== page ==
Guyana seeks help to pursue digital agriculture

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Guyana is seeking the help of the Food and Agriculture Organisation (FAO) to pursue digital agriculture.

“…harnessing the rapid growth of the internet and associated digital technologies such as mobile phones, soil testing kits, digital planting, and harvesting equipment,  would be critical in helping farmers to obtain the information they need in making farm management decisions and promoting transformative agricultural development,” Madanlall Ramraj, Director General of the Ministry of Agriculture told the FAO Regional Conference for Latin America and the Caribbean on Wednesday.

He said there is a need for specialized staff at the level of the ministry in agrotechnological areas that will be able to train farmers. Further, he said there is a need for consideration of incentives for farmers to access digital tools.

Mr Ramraj noted that agriculture sustains the majority of rural livelihoods in Guyana but the agri-food system lags in comparison to the other sectors in adopting digitalization.

He noted that investing in digital technologies tends to be knowledge-intensive and expensive and come with operational risks and the need for continued monitoring and updating that are often very demanding for traditional small farmers.

Additionally, Ramraj noted that many agricultural regions in Guyana are remote and accessibility is difficult.

There are also challenges of e-infrastructure and connectivity, he stated, with a 2017 ICT Development Index showing that approximately 34% of Guyanese have access to the internet.

“This is far below the regional average,” Ramraj stated.

But he said the government intends to change this, pointing out that the telecommunications sector was recently liberalized.

“This will allow for faster internet, more efficient, less costly, and better bandwidth.

“In anticipation of this, it is important to start preparing rural area farmers, especially youth, to use digital technologies that have been developed for increasing agriculture productivity,” Ramraj stated.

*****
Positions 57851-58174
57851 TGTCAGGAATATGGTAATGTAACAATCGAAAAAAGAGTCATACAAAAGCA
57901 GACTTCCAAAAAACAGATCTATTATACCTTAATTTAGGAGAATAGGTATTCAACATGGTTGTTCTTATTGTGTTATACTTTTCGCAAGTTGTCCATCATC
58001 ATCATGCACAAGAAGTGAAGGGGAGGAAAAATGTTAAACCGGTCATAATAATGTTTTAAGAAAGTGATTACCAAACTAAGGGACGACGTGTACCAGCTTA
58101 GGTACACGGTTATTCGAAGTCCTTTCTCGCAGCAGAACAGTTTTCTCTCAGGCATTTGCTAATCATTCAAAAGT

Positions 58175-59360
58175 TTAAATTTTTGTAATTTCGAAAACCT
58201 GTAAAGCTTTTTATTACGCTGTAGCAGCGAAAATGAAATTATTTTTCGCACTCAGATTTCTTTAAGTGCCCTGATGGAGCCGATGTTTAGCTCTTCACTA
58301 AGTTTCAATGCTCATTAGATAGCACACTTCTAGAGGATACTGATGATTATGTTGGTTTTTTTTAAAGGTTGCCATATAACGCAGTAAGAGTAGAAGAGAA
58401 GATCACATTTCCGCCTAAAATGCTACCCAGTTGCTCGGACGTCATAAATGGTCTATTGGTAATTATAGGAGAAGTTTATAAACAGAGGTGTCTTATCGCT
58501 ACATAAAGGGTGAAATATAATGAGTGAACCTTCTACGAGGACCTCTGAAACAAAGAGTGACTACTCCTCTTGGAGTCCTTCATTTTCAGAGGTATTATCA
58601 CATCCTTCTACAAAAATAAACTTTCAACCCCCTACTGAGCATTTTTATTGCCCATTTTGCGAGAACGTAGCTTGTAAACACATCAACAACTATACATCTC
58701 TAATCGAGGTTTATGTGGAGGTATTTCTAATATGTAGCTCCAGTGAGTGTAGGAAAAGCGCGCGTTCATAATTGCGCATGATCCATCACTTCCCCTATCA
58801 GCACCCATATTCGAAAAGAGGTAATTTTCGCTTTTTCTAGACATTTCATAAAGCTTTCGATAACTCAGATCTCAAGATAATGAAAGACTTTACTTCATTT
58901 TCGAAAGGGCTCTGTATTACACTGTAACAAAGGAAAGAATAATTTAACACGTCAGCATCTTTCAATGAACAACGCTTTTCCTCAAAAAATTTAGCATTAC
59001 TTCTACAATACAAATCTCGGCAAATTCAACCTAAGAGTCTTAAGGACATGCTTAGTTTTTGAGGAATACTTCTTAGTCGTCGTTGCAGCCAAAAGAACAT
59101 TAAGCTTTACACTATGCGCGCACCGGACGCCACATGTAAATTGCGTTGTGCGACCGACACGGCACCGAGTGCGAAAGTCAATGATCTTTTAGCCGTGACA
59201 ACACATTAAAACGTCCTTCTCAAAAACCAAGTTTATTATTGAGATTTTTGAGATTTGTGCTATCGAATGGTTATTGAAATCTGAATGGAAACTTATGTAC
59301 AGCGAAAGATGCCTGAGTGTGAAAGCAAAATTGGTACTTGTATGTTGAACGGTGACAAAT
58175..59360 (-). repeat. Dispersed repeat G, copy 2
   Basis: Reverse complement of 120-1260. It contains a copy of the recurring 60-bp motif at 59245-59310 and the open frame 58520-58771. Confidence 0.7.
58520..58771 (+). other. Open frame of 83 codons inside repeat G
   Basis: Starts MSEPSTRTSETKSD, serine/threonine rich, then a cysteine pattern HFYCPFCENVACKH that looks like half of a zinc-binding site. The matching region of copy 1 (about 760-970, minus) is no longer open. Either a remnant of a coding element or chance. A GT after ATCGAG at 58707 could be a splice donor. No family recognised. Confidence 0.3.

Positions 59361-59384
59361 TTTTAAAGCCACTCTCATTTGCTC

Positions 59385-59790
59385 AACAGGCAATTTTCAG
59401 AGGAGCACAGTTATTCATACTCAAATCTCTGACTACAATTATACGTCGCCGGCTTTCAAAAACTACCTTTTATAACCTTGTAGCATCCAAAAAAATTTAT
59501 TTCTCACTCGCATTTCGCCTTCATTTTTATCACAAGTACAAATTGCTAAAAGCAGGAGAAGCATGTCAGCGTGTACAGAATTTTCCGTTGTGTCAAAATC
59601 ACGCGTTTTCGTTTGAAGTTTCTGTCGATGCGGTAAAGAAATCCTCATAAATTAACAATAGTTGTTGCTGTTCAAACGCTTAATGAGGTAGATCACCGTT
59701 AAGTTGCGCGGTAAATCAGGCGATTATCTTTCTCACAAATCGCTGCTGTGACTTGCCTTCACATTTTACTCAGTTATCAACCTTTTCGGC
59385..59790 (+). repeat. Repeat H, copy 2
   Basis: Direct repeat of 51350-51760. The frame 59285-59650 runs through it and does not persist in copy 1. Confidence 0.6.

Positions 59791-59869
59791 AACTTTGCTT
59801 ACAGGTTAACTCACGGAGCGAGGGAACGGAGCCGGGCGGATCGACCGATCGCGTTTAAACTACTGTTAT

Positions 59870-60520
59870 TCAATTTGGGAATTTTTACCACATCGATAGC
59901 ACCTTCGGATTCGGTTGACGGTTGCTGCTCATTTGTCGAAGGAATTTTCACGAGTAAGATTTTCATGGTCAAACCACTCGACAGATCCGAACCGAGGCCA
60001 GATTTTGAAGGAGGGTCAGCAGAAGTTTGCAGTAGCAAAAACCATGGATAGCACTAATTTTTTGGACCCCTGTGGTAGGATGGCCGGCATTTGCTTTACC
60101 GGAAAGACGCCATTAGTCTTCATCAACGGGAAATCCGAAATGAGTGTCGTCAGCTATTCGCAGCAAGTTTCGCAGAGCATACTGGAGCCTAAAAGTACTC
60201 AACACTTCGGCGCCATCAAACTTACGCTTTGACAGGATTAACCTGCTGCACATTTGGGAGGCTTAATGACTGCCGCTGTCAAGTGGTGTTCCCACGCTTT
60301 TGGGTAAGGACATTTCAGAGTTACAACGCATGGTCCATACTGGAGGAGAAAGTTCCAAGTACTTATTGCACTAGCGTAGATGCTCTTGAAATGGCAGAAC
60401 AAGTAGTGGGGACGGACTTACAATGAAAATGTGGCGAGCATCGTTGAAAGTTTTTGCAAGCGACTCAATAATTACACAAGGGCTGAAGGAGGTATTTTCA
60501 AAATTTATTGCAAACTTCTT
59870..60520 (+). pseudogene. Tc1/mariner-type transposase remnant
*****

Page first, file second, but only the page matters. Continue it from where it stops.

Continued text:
He said farmers need accurate local weather forecasts, advice on agricultural practices, input use, including the use of agricultural tools with digital technologies embedded in them, and real-time information about prices and market logistics.

“Access to digital tools and updated production and market information will allow farmers to be more productive and competitive.

“While we have some achievements in these areas, we need to establish outreach programs that include more of these technologies. This requires training of agricultural technology specialists in these technologies and promoting their availability through a joint effort with the private sector,” Ramraj noted.

Recognizing that ICTs can be highly complex and require proper training in its operation and maintenance, Ramraj requested that the FAO expands their programs in the region in these areas.

“We, therefore, request greater assistance from the FAO and other development partners to strengthen our technical capacities to develop innovative and digital policy agendas, increase usage of digital and innovative agriculture practices for access to extension services, farmers and agro-processors, improving the marketing of outputs, and facilitating logistics.,” he stated.

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